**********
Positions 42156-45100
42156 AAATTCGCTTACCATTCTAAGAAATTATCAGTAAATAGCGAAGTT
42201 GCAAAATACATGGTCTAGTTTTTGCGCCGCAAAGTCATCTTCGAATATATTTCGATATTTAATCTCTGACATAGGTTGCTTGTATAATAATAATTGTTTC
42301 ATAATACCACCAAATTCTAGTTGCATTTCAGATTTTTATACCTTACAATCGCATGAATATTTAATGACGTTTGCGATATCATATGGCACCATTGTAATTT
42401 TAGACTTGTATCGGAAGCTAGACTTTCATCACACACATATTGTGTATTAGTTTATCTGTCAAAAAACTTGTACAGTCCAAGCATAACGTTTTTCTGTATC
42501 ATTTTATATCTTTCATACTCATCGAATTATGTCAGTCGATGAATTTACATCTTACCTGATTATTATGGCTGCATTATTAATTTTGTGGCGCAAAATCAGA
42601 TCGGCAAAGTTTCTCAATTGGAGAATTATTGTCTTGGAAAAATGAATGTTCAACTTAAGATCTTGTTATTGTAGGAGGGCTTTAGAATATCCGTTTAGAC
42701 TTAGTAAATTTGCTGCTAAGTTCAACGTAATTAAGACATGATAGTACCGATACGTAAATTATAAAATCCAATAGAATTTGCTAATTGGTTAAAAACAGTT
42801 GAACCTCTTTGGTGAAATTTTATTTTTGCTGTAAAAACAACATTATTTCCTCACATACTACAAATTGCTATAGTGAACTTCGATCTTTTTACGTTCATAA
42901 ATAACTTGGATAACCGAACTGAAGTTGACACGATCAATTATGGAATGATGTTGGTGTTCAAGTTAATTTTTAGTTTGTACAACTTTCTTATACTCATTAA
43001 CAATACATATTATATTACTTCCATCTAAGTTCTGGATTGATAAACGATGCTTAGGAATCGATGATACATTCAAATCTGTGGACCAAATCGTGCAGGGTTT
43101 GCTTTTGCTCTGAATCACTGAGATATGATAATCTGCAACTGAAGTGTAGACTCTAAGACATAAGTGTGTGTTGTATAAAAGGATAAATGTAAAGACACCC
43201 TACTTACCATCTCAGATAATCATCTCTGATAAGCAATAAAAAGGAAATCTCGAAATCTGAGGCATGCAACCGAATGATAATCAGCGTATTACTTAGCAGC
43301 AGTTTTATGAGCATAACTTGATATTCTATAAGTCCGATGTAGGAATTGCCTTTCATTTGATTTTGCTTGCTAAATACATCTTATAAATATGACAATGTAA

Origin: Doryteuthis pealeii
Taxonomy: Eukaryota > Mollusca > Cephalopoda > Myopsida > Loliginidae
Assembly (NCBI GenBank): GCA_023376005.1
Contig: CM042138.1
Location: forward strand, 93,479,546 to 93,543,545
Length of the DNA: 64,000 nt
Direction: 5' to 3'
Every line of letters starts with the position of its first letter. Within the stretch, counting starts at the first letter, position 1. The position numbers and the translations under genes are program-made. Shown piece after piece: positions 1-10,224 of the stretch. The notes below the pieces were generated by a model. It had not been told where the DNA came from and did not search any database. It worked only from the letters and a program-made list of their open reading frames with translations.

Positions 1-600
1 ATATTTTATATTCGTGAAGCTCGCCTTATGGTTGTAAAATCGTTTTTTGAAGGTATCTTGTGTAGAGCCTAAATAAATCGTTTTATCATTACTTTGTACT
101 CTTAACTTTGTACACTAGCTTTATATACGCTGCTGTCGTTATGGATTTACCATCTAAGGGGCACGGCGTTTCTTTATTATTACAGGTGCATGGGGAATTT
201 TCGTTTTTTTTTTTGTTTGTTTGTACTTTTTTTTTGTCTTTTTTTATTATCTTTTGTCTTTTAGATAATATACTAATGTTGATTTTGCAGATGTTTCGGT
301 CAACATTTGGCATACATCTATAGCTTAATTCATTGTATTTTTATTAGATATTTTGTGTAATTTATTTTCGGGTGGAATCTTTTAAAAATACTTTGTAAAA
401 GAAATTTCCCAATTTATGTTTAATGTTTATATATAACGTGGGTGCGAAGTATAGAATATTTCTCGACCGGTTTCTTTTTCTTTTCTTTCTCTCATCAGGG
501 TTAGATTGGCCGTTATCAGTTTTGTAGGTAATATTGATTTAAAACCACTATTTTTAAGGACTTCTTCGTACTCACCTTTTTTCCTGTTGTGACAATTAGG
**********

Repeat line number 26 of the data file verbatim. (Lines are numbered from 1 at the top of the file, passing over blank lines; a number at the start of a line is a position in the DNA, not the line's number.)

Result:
201 TCGTTTTTTTTTTTGTTTGTTTGTACTTTTTTTTTGTCTTTTTTTATTATCTTTTGTCTTTTAGATAATATACTAATGTTGATTTTGCAGATGTTTCGGT